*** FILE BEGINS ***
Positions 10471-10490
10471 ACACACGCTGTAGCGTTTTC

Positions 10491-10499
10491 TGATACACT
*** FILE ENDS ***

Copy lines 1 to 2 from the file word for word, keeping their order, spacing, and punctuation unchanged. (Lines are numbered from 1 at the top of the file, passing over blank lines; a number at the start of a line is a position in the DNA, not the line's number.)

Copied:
Positions 10471-10490
10471 ACACACGCTGTAGCGTTTTC